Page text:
New England Patriots quarterback Tom Brady felt trapped this past offseason and was not sure he wanted to play anymore for the only NFL coach he has ever had, Bill Belichick, according to a new book on Belichick’s life.
“If you’re married 18 years to a grouchy person who gets under your skin and never compliments you, after a while you want to divorce him,” a source with knowledge of the Brady-Belichick relationship told ESPN’s Ian O’Connor, author of “Belichick: The Making of the Greatest Football Coach of All Time,” after the 2017 season.
“Tom knows Bill is the best coach in the league, but he’s had enough of him. If Tom could, I think he would divorce him.”
Based on interviews with 350 people (Belichick did not cooperate), the book, due out Tuesday, reports Brady was so upset with his coach that he still wasn’t certain in late March if he would return to the Patriots.
“But in the end, even if he wanted to, Brady could not walk away from the game, and he could not ask for a trade,” O’Connor wrote. “The moment Belichick moved [Jimmy] Garoppolo to San Francisco, and banked on Brady’s oft-stated desire to play at least into his mid-forties, was the moment Brady was virtually locked into suiting up next season and beyond. Had he retired or requested a trade, he would have risked turning an adoring New England public into an angry mob.”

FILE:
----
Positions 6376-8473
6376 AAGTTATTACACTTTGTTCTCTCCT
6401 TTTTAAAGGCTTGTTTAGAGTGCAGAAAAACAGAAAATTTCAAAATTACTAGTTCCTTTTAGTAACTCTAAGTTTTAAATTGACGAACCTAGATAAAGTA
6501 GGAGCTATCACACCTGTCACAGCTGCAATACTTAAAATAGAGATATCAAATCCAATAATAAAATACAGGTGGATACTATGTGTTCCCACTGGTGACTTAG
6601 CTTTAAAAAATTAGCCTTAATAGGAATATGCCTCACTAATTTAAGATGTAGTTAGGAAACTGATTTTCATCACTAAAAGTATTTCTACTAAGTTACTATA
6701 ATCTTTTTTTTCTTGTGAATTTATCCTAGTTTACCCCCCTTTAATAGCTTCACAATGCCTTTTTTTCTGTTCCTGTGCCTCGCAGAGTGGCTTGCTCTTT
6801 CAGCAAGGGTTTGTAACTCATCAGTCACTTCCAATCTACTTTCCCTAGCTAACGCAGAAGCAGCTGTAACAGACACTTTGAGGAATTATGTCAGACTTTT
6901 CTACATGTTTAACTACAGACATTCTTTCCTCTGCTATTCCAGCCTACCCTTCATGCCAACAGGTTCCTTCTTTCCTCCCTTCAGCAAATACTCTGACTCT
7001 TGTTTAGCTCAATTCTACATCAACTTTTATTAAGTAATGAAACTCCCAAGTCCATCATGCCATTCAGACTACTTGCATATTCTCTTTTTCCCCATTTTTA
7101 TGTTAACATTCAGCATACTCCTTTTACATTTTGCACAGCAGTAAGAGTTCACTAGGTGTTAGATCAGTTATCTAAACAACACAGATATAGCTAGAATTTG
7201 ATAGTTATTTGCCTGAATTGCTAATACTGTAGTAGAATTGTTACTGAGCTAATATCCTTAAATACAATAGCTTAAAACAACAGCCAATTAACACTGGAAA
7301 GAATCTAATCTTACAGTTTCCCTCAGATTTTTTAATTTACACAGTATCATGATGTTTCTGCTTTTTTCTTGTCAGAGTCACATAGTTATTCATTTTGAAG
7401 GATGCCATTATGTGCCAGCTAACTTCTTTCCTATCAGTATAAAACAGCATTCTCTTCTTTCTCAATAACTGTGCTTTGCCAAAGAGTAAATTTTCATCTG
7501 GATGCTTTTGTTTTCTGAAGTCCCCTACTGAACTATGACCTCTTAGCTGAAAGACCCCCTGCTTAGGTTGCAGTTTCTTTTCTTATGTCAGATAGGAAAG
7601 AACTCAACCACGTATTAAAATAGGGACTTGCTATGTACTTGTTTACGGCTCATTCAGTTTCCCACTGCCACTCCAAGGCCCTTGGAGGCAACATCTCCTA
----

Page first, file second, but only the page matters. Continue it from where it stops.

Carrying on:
ESPN’s Seth Wickersham and several Boston outlets had reported on the escalating tension between Brady and Belichick during last season, much of it revolving around the coach’s decision to reduce the team access that had been granted to Alex Guerrero, Brady’s business partner and fitness coach. Belichick was no longer giving his quarterback the most-favored-nation status that he had enjoyed in the past.
New York Yankees general manager Brian Cashman recalled in the book that Belichick told him years earlier about a disagreement Brady had with a Patriots strength coach over equipment. “Belichick said, ‘If Tom Brady wants it, Tom Brady gets it,'” Cashman said. “If you get a player at that level, you get him what he needs, even if the strength coach says otherwise.”
Brady was the league’s only starting quarterback who didn’t attend voluntary organized team activities in the spring; he also was angered by the Malcolm Butler benching in the Super Bowl LII loss to the Philadelphia Eagles. Asked by broadcaster Jim Gray in late April if he felt appreciated by Belichick and owner Robert Kraft (with whom the quarterback maintains a close relationship), Brady responded, “I plead the Fifth! … Man, that is a tough question.”
The transactional relationship between the five-time champs, Brady and Belichick, had been reduced to a stare-down that didn’t surprise those in the quarterback’s camp. According to the book, Brady’s family long felt Belichick would push out his longtime franchise player before he was ready to retire. Brady’s sister Nancy is quoted telling people that her brother believed “Belichick will definitely do to him someday what the Colts did to Peyton [Manning].”